My wife and I have a number of Chinese and Japanese prints (not photographs) at home. When we traveled in the East, we learned that human figures were often represented as quite small in the compositions, reflecting the idea that we humans are indeed quite small in the world of nature. This has influenced my photography--I like to give a lot of space around a human figure in nature.   Posted: 01/29/2022 23:35:07
Lance Lewin   Lance Lewin
....and at the same time the extra space provokes deeper contemplation. Here, the spectator views the work, leaves, and then returns to look deeper.   Posted: 03/11/2022 05:53:22

Thread Title: Points to Ponder

Lance Lewin   Lance Lewin
"Points to Ponder"

What makes Photography a special, and actually hard genre of art to master, is the very fact the photographer can not "rearrange", as the painter can.

In fact, it is this very limitation that spawned Pictorialist to manipulate negatives and prints in "creating" like the painter. Almost every technique (in today's standards) was still made from physical labor both in the darkroom and out.

Art critic Irina Khrabroff makes an especially important distinction in 1927: “The moment they (the artist-photographer) adopt the principle of straight photography, their medium becomes an extremely difficult one to master”. She continues...“Because all he (the artist-photographer) can do is to select, his ability to select must be brought to a higher pitch than in any other form of art. His eye must become keener and quicker than the eyes of other artists”.

In the 21st Century - within the Digital Photography Revolution - the use of digital software has quickly crossed the line from traditional photographic technique to one that manifests itself more appropriately to Digital Art.

And is why more and more Galleries, Museums and online regional and national Photography Competitions are more aggressively re-categorizing and putting into place new rules to separate work created through more Traditional means vs their extreme Digital Art alternatives.

The creativity of work created by Traditional Art of Photography values & 21st Century digital pieces of art are both beautiful, creative and within the Digital oriented pieces, an incredible show of imagination, indeed. But the line is clear, and the two must be presented as separate works of art.

Tonight is the Gilmer Arts National Juried Photography Exhibition which I spearhead - including designing the Prospectus; we are enjoying our second year where two distinct categories of photography are accepted (and two sub-categories Landscape & wildlife).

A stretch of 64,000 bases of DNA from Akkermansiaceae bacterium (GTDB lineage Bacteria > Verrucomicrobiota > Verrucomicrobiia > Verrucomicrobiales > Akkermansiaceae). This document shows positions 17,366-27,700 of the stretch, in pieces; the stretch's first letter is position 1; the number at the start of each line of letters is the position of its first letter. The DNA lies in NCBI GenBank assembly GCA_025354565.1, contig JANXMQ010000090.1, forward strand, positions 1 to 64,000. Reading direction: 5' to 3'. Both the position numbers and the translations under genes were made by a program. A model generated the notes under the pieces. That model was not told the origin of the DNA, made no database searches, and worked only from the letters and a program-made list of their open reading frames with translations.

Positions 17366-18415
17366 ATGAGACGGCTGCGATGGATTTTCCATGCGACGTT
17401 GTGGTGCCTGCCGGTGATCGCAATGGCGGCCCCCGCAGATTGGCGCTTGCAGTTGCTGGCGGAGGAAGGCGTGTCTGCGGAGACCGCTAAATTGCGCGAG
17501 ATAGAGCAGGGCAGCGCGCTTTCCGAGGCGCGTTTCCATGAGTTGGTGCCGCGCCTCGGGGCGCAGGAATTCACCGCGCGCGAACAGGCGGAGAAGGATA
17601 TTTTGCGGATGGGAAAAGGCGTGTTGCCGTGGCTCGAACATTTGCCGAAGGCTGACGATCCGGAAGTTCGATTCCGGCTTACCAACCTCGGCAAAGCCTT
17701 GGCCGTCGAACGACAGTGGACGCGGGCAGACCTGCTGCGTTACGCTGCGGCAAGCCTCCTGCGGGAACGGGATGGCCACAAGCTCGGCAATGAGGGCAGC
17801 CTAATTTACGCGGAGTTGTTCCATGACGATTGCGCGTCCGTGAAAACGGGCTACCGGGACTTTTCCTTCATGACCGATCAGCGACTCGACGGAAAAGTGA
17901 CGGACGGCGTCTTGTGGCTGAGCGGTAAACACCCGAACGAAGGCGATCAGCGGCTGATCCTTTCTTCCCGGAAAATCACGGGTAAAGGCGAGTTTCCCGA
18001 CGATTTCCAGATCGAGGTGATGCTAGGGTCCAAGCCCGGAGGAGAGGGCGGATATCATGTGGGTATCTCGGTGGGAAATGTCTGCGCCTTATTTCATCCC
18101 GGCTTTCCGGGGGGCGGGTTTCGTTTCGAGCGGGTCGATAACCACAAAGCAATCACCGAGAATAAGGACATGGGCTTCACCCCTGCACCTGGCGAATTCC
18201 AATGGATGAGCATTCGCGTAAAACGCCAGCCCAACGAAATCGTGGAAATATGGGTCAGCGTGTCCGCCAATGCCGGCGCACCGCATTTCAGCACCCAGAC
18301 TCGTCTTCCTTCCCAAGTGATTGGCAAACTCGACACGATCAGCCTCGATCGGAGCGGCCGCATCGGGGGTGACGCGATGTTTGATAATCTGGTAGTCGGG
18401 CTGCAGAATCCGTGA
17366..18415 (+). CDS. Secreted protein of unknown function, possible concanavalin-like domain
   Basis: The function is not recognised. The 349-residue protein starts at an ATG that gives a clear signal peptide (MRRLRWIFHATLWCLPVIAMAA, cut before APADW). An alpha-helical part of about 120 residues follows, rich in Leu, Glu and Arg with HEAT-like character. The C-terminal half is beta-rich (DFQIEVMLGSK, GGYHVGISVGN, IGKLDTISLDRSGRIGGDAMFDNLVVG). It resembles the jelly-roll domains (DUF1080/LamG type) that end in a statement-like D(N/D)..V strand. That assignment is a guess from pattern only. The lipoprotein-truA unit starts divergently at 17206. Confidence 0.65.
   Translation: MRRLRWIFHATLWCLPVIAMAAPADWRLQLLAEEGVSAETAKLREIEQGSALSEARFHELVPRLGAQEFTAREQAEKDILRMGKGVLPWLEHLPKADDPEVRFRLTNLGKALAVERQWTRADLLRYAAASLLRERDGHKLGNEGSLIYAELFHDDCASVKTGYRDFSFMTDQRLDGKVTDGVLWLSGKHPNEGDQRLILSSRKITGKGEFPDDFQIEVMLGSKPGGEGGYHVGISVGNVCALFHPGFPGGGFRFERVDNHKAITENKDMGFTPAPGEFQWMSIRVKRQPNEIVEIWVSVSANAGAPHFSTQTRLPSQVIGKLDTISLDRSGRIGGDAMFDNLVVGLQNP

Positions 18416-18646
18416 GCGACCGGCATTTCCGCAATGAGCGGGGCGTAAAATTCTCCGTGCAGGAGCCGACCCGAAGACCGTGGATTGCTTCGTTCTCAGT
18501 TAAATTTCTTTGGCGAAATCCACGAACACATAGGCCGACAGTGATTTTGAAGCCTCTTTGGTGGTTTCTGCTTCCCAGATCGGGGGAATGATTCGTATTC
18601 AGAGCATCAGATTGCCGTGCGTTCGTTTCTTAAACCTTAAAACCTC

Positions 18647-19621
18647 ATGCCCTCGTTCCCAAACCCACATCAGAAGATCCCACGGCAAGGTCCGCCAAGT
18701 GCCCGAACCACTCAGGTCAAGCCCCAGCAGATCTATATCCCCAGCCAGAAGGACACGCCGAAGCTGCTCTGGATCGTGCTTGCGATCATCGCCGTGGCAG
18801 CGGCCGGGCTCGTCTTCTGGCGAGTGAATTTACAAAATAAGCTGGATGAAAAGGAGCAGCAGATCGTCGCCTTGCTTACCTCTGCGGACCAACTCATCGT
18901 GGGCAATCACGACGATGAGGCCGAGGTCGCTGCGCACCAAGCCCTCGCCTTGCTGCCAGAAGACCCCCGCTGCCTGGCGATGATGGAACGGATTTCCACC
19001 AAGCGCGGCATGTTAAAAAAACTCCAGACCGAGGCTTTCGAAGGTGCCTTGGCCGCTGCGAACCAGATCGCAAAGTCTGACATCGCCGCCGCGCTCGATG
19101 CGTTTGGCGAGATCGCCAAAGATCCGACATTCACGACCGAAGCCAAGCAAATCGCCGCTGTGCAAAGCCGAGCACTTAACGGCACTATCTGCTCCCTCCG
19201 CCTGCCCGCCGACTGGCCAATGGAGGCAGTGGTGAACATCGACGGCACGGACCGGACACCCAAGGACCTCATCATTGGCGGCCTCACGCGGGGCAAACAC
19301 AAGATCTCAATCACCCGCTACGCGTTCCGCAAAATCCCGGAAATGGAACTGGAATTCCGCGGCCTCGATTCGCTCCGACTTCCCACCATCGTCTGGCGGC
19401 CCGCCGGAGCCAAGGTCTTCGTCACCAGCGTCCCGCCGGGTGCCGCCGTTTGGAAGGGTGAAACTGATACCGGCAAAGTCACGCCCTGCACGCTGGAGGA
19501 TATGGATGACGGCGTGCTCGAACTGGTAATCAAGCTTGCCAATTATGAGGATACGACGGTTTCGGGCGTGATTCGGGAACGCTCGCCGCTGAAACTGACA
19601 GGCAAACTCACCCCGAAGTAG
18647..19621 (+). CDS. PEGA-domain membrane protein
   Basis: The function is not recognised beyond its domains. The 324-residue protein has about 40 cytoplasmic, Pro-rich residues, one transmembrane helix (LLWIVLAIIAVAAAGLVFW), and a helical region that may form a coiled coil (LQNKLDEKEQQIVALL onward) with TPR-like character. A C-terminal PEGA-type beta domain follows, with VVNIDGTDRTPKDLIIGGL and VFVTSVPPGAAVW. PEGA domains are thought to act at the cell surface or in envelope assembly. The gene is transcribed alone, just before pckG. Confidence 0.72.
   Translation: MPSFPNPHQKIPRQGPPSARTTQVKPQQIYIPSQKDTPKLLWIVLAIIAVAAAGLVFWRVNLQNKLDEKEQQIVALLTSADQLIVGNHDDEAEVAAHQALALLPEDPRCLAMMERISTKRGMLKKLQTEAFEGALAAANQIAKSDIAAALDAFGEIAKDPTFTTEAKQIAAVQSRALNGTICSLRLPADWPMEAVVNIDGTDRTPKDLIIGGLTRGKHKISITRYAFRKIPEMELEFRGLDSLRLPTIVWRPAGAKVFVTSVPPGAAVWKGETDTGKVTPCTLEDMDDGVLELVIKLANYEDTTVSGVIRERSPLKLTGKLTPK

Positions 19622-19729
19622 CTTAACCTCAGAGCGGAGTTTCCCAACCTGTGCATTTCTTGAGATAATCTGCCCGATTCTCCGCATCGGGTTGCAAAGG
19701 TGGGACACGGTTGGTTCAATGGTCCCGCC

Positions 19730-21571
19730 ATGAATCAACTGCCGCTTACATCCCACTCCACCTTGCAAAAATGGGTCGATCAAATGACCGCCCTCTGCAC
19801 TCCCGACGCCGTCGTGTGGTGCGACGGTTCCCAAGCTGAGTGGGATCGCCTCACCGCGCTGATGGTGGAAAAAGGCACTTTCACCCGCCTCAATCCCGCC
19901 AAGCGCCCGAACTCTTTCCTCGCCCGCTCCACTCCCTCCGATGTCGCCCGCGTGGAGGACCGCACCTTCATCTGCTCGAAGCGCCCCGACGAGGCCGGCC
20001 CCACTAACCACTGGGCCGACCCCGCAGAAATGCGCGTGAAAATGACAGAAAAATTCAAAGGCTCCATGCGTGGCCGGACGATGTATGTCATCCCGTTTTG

The work was judged yesterday (Thursday 10th) where the work was separated into the two main categories for the Judge: 1. Traditional Compositional Fine Art Photography and 2. Illustrative and Conceptual Fine Art Photography.

The response from artists and patrons has been overwhelming positive!

  Posted: 09/11/2020 05:47:07
Chan Garrett   Chan Garrett
Lance: I find the solution adopted by the judging to be most practical. I values the tradition of fine art photography that first drew me into the medium, and the creativity so enabled by the digital technology of today. My main interest continues to be with the traditional fine arts, but my creative nature also draws me to the conceptual when I feel the need to express deep feelings that must somehow be expressed. I offer for an example my expression of despair brought about by the addition of a major family medical emergency added to the already existing pressure of the current pandemic.   Posted: 09/11/2020 06:08:07
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Lance Lewin   Lance Lewin
And I think your Artistic Direction (between the two) is right-on! In fact, I have not heard anyone really explain it this way until now...I like your explanation that clearly separates the two styles of creativity.

I also am aware this is likely a shared feeling with many other photographers - though I have not heard anyone share your particular and detailed response, I am sure glad you shared it here. Thank you!

  Posted: 09/11/2020 11:17:44
Lance Lewin   Lance Lewin
...and I love this actually very comical piece, Chan!   Posted: 09/11/2020 11:19:06

Thread Title: Principles That Guide My Work

Steven Jungerwirth   Steven Jungerwirth
Lance/Chan: I read your posts with interest . . . my thinking on this has evolved over the last few years. I recall walking into my camera club with an altered image (I changed the location of the moon) - and felt a need to apologize or at least confess my sins. Leaders of the club told me that it was perfectly OK. I've also come to appreciate that EVERY image is processed (even if only by the camera manufacturer's software that converts sensor output to a file that be viewed or transfered). All images are altered and defining what is acceptable is personal/arbitrary.